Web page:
Quantification of Nox2, p47phox, Rac1, Nox4, SOD1, and SOD2 mRNA abundance.
There was no difference in Ct of β-actin between NFL-PAEC and HTFL-PAEC (P > 0.2; n = 4). Relative mRNA abundance of Nox2, p47phox, Rac1, and Nox4 were greater in HTFL-PAEC (P < 0.05; n = 4; Fig. 9A). There was, however, no difference in mRNA abundance for either SOD1 or SOD2. NAC or Apo treatments did not significantly change mRNA levels for Nox2, p47phox, Rac1, Nox4, SOD1, and SOD2 in HTFL-PAEC (Fig. 9B).
Western blot analyses.
Protein levels for p67phox were significantly greater in HTFL-PAEC compared with the levels in NFL-PAEC (P < 0.05; n = 4). Similarly, Rac1 levels were significantly greater in HTFL-PAEC than in NFL-PAEC (P < 0.01; Fig. 10A). However, no differences were detected in the levels of p47phox, SOD1, or SOD2 between NFL-PAEC and HTFL-PAEC. Treating HTFL-PAEC with NAC or Apo did not affect protein expression of Nox2, Nox4, Rac1, p67phox, SOD1, or SOD2 in HTFL-PAEC, but, interestingly, expression levels for p47phox actually increased (P < 0.05; n = 4; Fig. 10B).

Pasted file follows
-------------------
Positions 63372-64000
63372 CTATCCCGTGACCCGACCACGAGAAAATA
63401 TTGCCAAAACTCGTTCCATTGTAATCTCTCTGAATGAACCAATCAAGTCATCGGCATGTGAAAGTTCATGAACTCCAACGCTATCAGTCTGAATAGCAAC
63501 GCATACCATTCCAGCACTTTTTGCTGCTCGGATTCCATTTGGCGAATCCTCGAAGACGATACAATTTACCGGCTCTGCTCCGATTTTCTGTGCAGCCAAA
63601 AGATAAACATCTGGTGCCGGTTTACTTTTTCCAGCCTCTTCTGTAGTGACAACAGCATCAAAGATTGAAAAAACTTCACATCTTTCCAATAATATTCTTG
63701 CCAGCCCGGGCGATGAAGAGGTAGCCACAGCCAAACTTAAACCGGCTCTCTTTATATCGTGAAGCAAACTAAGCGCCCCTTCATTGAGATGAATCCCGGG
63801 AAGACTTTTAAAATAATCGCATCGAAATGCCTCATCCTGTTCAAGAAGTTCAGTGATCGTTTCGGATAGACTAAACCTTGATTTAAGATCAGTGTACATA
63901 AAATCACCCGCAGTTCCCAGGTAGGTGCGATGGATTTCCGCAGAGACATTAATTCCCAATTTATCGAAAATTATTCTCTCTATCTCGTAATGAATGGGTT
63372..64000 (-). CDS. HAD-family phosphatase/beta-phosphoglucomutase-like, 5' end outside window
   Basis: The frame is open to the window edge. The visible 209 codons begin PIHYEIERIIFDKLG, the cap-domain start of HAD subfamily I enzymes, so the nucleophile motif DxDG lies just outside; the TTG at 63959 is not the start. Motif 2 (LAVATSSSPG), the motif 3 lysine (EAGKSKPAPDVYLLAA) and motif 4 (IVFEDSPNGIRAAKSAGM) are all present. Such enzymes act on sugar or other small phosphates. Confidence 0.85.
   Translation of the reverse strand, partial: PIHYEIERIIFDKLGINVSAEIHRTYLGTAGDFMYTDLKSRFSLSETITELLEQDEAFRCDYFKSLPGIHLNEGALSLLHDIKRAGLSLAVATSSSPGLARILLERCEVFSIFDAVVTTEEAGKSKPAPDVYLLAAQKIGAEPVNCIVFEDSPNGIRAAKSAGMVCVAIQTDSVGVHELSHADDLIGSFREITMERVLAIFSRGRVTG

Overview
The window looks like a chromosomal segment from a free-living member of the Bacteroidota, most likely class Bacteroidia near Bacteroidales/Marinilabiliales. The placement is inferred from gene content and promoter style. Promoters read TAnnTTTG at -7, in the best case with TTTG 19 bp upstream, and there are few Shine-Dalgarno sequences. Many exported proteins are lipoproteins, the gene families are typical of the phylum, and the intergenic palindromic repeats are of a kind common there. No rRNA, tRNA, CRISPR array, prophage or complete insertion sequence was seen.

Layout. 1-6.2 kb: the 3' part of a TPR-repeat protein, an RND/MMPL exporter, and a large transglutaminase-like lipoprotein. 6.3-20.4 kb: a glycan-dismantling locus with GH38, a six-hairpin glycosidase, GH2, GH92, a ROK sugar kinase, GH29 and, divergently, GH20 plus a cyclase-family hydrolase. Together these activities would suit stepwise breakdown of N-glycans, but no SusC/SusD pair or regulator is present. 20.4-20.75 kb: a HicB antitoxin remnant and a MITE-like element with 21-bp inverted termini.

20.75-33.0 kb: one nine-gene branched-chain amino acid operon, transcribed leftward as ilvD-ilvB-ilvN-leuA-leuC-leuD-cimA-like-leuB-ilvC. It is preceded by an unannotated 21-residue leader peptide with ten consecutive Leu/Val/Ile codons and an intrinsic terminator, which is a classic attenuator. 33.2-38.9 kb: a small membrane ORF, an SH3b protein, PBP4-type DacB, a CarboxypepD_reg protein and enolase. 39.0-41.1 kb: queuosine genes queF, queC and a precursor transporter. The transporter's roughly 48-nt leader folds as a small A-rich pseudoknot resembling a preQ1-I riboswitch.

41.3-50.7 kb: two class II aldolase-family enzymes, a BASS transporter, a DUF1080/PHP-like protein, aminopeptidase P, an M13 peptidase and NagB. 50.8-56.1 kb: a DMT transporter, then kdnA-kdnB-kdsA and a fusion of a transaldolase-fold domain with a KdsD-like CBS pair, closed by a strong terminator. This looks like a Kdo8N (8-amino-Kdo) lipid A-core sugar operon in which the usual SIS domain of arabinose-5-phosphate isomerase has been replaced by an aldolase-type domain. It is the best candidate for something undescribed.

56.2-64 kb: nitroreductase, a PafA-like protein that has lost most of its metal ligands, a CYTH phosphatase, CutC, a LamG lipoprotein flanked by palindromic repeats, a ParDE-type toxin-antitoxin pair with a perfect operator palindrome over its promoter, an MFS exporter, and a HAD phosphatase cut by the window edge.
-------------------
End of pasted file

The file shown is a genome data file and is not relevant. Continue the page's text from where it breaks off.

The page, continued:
Ex vivo sprouting angiogenesis of RPA.
Sprouting from HTFL pulmonary artery segments was less (P < 0.05; n = 3) compared with sprouting from NFL pulmonary artery segments. Sprouting from HTFL pulmonary artery segments increased when treated with NAC (Fig. 11A). Apo also improved sprouting from HTFL pulmonary artery segments (Fig. 11B). These findings are consistent with the in vitro tube formation results in PAEC.
Although the incidence of PPHN is estimated to be 2–5 per 1,000 live births, it accounts for nearly 10% of all neonatal intensive care unit (NICU) admissions. Affected infants have increased mortality and risk of long term sequelae (18). PPHN decreases the number of blood vessels and impairs angiogenesis in the lungs, which together contribute to the increase in pulmonary vascular resistance (14). The mechanisms of impaired vascular growth are unclear, but impaired responses to VEGF or reduced NO availability have both been suggested as possible causes (17).